Over the years, our world has undergone a great degree of transformation, thanks to human activity. While our quality of living has improved significantly, the last few decades have witnessed accelerated environmental deterioration as the price of such advancement. Thankfully, businesses are listening to the growing consumer demand for action. Large-scale operations are being toned down to a sustainable level. Countless process innovations such as paintless removal to repair hail damage are being implemented to minimize the environmental impact of core business activities.
Yet the progress being made by companies will not move the needle on its own. Individual consumers need to embody the drive to save our environment by adopting green practices. When we change our way of living as an aggregate, we can have a massive influence on the push for sustainability. Here’s how to embrace these practices and turn them into everyday habits.
The Limits to Growth was a landmark work of environmental research, predicting the dangers of pollution and resource depletion as a result of human activities way back in 1972. Yet at the time, few heeded its warning. What if people had listened and taken this research seriously nearly half a century ago? We might not be dealing with the impact of climate change or drastic resource conservation measures today.
It’s agonizing to imagine how the present-day situation could have been so much better. But the decision points of the past are beyond our reach. What matters are the next steps we take, and getting these decisions right means we must avoid the mistakes of the past.
Make a habit of seeking out information and apply critical thinking to your appraisal of sources. Health-conscious individuals will pointedly read through the ingredients listed in whatever they consume. Do likewise, and find out more about how the products you buy are sourced and manufactured. Instead of taking a company at their word when it comes to green practices, look them up on the list of reliable third-party certifying organizations. Know which brands and products are doing their best to save the environment, and you can use your spending power to cast a vote and make a difference.
Reduce production incentives
When you practice doing your research, you can make informed decisions with each purchase. But don’t forget that every purchase is also a potential decision point in terms of whether you’ll buy a brand-new product or turn to alternative solutions. This choice matters, because when people buy something, businesses will respond. Market research indicates a higher demand; this stimulates further production.
Production impacts will vary greatly. Some materials incur a high environmental cost at the source; aluminum mining is one example of this. For others, the cost may be incurred later on—further in the supply chain, or after the product’s life cycle. Single-use plastics are a notorious example of the latter. Yet even when a business adopts measures to increase its sustainability, in a global economy, most products will travel considerable distances before reaching you, the end-user. The transportation involved translates to increased emissions.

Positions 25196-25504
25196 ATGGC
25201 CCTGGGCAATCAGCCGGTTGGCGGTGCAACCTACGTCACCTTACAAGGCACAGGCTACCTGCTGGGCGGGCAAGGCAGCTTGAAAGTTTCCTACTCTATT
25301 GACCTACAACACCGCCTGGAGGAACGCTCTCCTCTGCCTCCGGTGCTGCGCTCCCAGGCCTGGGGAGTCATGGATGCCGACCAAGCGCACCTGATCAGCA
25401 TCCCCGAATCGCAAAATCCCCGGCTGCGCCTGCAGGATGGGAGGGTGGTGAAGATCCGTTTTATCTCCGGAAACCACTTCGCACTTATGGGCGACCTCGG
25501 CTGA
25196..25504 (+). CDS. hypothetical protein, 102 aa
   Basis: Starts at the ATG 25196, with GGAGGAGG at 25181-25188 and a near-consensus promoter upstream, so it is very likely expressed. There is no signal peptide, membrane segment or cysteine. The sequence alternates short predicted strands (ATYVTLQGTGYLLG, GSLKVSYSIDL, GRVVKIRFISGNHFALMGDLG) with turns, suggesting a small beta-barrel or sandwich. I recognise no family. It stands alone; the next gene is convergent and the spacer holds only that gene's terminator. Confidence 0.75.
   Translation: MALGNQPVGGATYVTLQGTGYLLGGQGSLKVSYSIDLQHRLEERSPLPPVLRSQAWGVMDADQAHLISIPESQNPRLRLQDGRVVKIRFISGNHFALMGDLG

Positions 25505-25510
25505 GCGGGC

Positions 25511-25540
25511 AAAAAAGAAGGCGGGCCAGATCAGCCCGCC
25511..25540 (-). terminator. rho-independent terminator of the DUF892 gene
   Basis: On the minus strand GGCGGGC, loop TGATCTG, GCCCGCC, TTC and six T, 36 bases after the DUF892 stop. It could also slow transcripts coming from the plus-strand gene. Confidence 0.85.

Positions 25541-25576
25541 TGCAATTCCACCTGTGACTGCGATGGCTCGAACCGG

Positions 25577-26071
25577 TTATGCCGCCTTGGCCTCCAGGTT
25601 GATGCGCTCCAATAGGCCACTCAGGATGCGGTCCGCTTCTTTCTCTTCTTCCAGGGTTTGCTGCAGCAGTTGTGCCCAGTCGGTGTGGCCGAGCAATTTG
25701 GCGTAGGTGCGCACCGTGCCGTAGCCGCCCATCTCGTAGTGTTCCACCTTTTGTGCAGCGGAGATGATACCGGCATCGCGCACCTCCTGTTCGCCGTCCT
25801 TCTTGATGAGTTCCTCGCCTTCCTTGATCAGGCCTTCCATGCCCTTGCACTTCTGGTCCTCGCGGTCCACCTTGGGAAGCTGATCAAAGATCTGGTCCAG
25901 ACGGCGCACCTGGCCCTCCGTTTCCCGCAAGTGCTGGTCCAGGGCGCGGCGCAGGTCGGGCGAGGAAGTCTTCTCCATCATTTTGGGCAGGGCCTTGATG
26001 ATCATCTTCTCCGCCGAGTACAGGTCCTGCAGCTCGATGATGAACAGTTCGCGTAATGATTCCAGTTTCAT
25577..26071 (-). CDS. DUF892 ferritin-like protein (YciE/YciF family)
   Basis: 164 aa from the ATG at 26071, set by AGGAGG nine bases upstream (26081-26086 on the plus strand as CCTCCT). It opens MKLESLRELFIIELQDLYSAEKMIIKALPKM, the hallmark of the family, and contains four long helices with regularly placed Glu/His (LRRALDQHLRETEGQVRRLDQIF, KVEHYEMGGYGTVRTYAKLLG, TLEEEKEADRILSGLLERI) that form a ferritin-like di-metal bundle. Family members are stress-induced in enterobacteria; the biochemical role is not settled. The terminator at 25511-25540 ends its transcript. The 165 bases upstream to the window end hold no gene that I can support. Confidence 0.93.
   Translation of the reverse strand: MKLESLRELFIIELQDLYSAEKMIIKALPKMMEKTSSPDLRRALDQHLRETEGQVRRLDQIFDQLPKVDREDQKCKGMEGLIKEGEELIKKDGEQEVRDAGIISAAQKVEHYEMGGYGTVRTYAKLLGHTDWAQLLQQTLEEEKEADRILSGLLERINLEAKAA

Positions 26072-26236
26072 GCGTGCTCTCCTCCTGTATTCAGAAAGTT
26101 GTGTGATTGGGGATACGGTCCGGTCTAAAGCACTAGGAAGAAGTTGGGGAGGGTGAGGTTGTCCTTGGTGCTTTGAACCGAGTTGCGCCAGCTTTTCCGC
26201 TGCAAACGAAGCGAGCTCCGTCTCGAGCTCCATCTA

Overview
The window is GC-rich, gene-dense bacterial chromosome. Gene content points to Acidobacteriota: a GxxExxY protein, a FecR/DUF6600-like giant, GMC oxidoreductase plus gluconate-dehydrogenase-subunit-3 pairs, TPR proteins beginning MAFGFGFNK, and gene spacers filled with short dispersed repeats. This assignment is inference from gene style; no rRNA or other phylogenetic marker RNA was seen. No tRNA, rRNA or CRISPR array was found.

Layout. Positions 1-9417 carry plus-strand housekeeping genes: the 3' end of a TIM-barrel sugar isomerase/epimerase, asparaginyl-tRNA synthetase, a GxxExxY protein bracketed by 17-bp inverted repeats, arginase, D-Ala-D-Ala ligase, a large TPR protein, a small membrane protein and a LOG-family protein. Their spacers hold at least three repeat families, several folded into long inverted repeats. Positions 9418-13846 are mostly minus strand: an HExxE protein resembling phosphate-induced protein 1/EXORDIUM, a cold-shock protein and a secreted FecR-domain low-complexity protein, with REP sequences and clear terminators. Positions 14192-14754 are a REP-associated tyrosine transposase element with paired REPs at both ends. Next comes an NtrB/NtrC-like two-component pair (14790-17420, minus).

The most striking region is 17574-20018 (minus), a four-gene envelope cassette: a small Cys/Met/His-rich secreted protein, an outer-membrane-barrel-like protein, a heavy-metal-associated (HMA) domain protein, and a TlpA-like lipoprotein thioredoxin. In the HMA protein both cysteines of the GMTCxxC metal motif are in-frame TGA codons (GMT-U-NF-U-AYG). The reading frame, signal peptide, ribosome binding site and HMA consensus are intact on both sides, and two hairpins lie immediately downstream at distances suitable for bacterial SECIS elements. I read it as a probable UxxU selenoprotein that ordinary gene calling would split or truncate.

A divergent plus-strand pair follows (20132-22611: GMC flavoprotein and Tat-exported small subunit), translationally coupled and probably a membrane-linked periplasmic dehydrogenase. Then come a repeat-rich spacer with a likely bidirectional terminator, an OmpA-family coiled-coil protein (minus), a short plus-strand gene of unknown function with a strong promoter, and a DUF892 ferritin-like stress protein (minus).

Of course, most people in the modern world can’t afford to simply live off the land. We all need manufactured goods and services. But you can make a habit of choosing options that don’t increase production incentives. Buy second-hand goods; reuse or repurpose what you can. Contribute to recycling efforts. Limit your consumption to only cover what’s absolutely necessary.
Leverage human energy
Once you understand the cost of production, how it impacts the environment, and how consumer actions can influence it, you may also notice that some goods simply affect the environment more than others as a result of their manufacture and delivery. Imported items will always travel longer distances. Products that require multiple processes will, in turn, involve more machines and resources.
People tend to overlook the value of basic human labor—their labor—when it comes to saving the environment. But if you act upon basic materials, you can finish products or processes without needing to burn fossil fuels or use complex machinery.
This is something we can do all the time, every day. Buy produce and cook all your meals at home. Your labor (and household electricity) will have an environmental cost that’s a fraction of what it would take a restaurant to serve up an equivalent number of meals. Get your exercise by moving naturally, doing bodyweight exercises, or as you carry out household chores. Again, your impact on the environment will be practically zero compared to someone who drives to the gym and uses that facility’s manufactured equipment. Use more human energy in this way, and you can help the environment while staying healthy.
Make a habit of thinking smart and taking actions that have the least environmental impact whenever you can, and you can make a real difference in saving our planet.